I want to show you two animations from human kinetics to help you better visualize the process. Check out this animation of excitation-contraction coupling and what physical shortening looks like in this animation.

The last thing I wanted to do in this section is introduce you to the three different types of muscle contraction. The first is concentric muscle contraction. This is when the contractile force generated by the muscle is greater than the resistive force. This causes your muscle to shorten. Think of when you’re trying to apply an armbar to an opponent’s outstretched arm and they are stronger and have better technique. They generate enough strength by contracting their biceps muscle to keep their elbow joint out of danger. The second type of contraction is called an isometric contraction. This is when there is no change in muscle length, but force is being generated. Think about when somebody has you in an armbar, elbow extended, you’re pulling and there are pulling. Your force generation cancels out their force generation, so there is no net movement. Your elbow joint is safe for the time being. The last type of contraction is called an eccentric contraction. That is when the contractile force in your muscle is less than the resistive force. This causes your muscle to lengthen. This is what we’re seeing in the image below. Using two hands I was able to apply a greater resistive force to my opponents elbow joint than he was able to generate with the contractile force of his biceps. This is obviously dangerous and can lead to damaged muscle and connective tissue – that didn’t happen in this case, he was just fine (maybe a bit sore).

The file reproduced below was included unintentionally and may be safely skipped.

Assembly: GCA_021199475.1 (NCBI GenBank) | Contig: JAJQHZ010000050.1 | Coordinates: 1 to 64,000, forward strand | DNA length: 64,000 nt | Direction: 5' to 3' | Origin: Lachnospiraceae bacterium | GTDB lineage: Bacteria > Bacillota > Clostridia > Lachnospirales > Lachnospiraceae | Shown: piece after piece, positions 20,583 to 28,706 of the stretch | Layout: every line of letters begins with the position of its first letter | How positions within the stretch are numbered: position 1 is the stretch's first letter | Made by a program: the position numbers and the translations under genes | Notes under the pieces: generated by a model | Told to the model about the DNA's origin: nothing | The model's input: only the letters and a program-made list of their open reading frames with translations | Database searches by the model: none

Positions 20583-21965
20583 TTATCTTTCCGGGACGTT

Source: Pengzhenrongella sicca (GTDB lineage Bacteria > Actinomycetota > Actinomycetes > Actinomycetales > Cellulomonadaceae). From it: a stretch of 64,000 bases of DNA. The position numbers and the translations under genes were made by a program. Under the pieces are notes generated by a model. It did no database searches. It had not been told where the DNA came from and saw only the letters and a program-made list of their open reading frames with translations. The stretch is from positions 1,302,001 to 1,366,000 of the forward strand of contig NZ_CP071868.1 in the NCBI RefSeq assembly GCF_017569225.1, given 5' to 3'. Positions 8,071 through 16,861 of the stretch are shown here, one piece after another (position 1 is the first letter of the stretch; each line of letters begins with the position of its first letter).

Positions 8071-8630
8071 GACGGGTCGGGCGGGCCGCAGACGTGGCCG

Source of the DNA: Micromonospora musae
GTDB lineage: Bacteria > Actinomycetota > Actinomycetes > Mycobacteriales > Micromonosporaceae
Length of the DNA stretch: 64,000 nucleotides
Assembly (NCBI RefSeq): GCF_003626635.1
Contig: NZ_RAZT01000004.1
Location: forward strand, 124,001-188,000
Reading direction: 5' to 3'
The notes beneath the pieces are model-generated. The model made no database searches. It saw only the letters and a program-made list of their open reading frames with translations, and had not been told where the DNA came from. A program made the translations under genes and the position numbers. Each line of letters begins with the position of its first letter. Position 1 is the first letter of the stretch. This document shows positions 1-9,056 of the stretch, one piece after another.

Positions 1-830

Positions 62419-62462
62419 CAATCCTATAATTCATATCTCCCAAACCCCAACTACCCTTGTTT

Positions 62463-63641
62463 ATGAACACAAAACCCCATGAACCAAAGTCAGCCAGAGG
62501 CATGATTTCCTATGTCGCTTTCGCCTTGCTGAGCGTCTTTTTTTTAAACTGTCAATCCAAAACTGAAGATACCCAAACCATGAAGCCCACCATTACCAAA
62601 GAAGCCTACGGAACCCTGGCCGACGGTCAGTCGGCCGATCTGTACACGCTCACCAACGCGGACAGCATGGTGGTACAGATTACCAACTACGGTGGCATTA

Fig 3. Examples of eccentric contraction in an armbar – check out the full fight here.

This example also illustrates that an MMA fighter needs to develop not just concentric strength, but isometric and eccentric strength, both to buy more time during submissions and possibly prevent injuries. We’ll talk more about training strategies to achieve this later.

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Muscle Fibers

Now lets turn our attention to muscle fibers. There are two broad categories you need to know about. You have slow twitch fibers (Type 1) and fast twitch fiber (Type 2). Slow twitch fibers take longer to generate peak tension, meaning they are less powerful. They make up about 50 % of fibers in the average muscle. In a photomicrograph of stained muscle, they show up as dark – you can see in this image below.

Fig 4. Photomicrograph of fast (light) and slow (dark) twitch muscle fibers.

Fast twitch fibers on the other hand reach peak tension much more quickly, meaning they can generate much more power.  There are many different sub-types of fast twitch fibers, but for our purposes we’ll talk about Type IIa, which show up as almost white in the figure on the left, and Type IIx, which show up as an intermediary grey. Together these fibers make up about half of the remainder of muscle tissue in an average muscle.